ATF whistleblower – not associated with Fast & Furious – gets termination notice

I’m seeing a lot of direct connections being made between the termination of ATF Agent Vince Cefalu and the Fast & Furious gunwalker program. Cefalu was not directly involved with Fast & Furious, and he did not testify at the hearings last week.

It’s an important distinction to make. Special Agents John Dodson and Olindo “Lee” Casa, and Group Supervisor Peter Forcelli did testify, and if Cefalu was associated with the operation and had pertinent first-hand details about the program you would think he would have been there.

I want to make myself clear this is not a post in blind support of the ATF, or an attack on Cefalu. I just think it’s appropriate to clarify the news reporting out there.

Some in ATF consider Cefalu a long-time “whistleblower” going back to 2005. A letter he showed to Fox News noted…

… Cefalu should be fired because he leaked documents on a website he helped create,, and showed a “lack of candor” on past projects, in particular a 2005 operation that Cefalu led. Cefalu admits he made information about the case public but says he did so only after redacting sensitive parts and exhausting internal channels.

In the 2005 case, local police wanted to wiretap a suspect to gather evidence, but Cefalu objected, saying it would be illegal to use wiretaps until all other options for gathering evidence had been tried.

Cefalu was then removed from the case. But he continued to speak out and file internal complaints about what he viewed as illegal ATF wiretapping. And that’s when his life became difficult.

“That was the beginning of the end,” Cefalu told

As far as Cefalu saying it would be illegal to use wiretaps until all other options for gathering evidence had been exhausted, I don’t understand that since you can get a wiretap if you have probable cause. That said, I have not done much research into the incident that started Cefalu’s downfall – deserved or not – in 2005.

In short, just because Cefalu was working at the ATF and aware enough to provide some hearsay evidence and or documents to the media concerning the Fast & Furious program, does not make him an official whistleblower concerning this program.

ATF spokesman Drew Wade denied in a statement to that the bureau is retaliating, but he declined to comment about Cefalu’s case. “ATF will not comment on specific, ongoing personnel matters. It is illegal to use disciplinary actions to retaliate against employees, and ATF does not engage in such improper reprisals.”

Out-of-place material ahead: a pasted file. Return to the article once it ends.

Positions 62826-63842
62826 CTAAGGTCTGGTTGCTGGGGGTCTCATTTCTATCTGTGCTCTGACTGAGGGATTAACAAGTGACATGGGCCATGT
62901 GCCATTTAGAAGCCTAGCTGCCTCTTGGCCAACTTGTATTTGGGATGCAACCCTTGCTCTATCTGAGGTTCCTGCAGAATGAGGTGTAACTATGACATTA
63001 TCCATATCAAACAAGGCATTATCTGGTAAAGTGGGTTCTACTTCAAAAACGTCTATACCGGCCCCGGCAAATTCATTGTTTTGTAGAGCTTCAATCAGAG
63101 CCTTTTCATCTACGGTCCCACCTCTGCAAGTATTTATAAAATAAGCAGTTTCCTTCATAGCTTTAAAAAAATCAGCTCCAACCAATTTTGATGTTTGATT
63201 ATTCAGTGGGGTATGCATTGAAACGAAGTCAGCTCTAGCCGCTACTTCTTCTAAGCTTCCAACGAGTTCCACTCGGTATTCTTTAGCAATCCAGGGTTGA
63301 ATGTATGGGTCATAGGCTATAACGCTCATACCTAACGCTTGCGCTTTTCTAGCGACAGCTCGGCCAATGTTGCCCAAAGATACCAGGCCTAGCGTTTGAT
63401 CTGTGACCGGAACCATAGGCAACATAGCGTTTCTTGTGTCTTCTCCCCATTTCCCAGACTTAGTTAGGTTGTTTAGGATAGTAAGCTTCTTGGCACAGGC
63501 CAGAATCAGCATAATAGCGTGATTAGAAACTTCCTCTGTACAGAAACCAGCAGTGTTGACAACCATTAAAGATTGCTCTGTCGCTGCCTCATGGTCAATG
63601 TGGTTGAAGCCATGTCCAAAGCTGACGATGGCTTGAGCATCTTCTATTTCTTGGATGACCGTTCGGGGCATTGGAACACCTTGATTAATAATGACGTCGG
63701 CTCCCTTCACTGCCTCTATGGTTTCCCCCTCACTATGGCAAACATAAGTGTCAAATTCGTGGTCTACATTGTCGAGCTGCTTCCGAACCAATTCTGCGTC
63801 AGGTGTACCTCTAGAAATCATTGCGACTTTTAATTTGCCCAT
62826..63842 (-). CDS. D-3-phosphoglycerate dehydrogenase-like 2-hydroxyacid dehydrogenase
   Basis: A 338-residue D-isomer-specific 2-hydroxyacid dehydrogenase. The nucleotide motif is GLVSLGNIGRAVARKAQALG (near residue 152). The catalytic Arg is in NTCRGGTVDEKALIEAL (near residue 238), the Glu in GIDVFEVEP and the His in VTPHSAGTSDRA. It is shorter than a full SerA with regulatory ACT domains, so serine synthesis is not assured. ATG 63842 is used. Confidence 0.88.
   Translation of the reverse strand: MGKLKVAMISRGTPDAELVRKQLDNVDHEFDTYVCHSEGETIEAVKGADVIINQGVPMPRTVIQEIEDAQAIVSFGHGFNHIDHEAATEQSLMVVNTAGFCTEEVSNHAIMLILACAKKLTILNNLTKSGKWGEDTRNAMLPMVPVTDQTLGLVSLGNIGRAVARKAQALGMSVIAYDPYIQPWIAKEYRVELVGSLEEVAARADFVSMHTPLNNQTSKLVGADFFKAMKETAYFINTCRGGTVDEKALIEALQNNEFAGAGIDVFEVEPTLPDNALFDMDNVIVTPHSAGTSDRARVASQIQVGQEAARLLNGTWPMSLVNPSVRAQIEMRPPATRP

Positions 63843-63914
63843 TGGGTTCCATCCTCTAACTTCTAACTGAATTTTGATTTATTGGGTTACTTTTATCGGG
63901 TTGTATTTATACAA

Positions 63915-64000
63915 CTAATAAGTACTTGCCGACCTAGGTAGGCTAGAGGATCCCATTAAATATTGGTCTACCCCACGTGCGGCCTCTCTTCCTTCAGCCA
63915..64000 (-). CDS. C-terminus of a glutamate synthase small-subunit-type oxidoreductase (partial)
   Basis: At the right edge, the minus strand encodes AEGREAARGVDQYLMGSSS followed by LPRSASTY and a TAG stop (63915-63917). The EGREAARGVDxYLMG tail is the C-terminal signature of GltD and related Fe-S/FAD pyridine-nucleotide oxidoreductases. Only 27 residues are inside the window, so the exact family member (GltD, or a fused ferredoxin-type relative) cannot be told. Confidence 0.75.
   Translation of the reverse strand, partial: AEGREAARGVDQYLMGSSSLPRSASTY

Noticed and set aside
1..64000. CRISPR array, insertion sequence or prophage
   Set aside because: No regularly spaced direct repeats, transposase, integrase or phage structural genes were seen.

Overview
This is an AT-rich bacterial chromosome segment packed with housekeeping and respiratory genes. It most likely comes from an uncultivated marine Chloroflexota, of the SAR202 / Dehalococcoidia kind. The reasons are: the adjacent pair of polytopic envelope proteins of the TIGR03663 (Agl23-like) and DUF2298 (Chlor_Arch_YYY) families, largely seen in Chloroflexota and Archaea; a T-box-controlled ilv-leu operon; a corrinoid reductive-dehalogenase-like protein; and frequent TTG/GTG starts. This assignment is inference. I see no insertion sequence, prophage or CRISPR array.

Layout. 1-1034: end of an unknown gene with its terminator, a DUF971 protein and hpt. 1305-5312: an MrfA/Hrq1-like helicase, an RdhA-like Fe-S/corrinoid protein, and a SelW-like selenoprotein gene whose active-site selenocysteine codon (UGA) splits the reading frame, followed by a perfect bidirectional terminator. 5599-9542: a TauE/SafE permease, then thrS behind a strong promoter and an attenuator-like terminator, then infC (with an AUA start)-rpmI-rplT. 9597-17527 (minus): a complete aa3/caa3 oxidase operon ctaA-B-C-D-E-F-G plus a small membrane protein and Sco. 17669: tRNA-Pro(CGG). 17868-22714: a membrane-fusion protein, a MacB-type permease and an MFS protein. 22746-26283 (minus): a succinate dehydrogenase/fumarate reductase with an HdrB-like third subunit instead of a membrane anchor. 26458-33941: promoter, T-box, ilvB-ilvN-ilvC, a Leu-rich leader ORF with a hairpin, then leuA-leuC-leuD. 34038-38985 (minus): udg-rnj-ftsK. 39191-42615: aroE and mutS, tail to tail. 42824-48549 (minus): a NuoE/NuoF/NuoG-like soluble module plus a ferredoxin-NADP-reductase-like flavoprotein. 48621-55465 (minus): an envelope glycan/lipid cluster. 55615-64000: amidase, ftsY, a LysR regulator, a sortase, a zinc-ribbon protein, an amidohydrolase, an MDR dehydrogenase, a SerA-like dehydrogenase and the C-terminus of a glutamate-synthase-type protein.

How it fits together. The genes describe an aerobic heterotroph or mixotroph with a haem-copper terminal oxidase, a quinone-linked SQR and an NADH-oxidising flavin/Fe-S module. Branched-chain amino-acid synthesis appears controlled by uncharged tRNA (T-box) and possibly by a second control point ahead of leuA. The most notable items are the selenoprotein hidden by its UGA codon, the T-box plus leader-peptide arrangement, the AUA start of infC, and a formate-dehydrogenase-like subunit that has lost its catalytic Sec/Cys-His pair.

There is something else going on concerning Cefalu’s background at ATF. I don’t think the leadership at ATF would “retaliate” against a Fast & Furious whistleblower who has first-hand knowledge about the program. Cefalu may well be getting screwed, and if he is I hope he is vindicated. But it’s also possible his dismissal has been a long time coming and he’s using his purported “knowledge” of the Fast & Furious program as cover.

The media – specifically Fox News in this case – should separate Fast & Furious reporting from the termination notice Cefalu received. I think referring to Cefalu as a “Fast & Furious whistleblower” is a bit of a stretch and implies he testified in front of Congress last week when he did not do so.

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Steve McGough

Steve's a part-time conservative blogger. Steve grew up in Connecticut and has lived in Washington, D.C. and the Bahamas. He resides in Connecticut, where he’s comfortable six months of the year.


  1. chase on July 6, 2011 at 10:50 pm

    Steve you got the story wrong.? There are 11 known whistleblowers, only 3 were brought forward to testify.? Vince was not allowed to work cases by ATF, for previous whistleblowing regarding illegal wiretaps.? He had been assigned a desk, with no work.? He was aware of what was going on regarding some cases, and through fellow agents, so he began learning about the Fast and Furious/Project Gunrunner.? He made efforts to report what he learned to Grassley and Issa, as well as on the website he co-host? He made efforts to obtain emails and memos regarding Project Gunrunner, as all agents in Divisions involved in the Gunrunner operations have access to those documents, unless they are specifically directed to supervisors.? ELEVEN (11) whistleblowers.? The 3 they picked included the 2 case agents who spoke out often and loudly, and a supervisor who supported their concerns.? ATF has always had a long standing policy to NOT EVER WALK FIREARMS. Catch the straw buyer, then try to roll them, but never let the GUN WALK.? It is just too dangerous. BUT DOJ OIG did a scathing review of ATF policies regarding gun cases. They found ATF’s efforts just weren’t strong enough or probing enough. ATF didn’t go far enough.? Let…

  2. Steve M on July 7, 2011 at 7:34 am

    @chase: I did not get my facts wrong. There was a tremendous number of articles written in blogs and the mainstream press that stated Cefalu testified at the hearings. (This post was the first known attempt anywhere – that I know of – to clarify that fact.) That was not the case and many – but not all – have since corrected their error. He also found out and passed-on information he heard/learned about gunrunner, unlike the three that testified who were directly involved with the program. I stand by my opinion piece.


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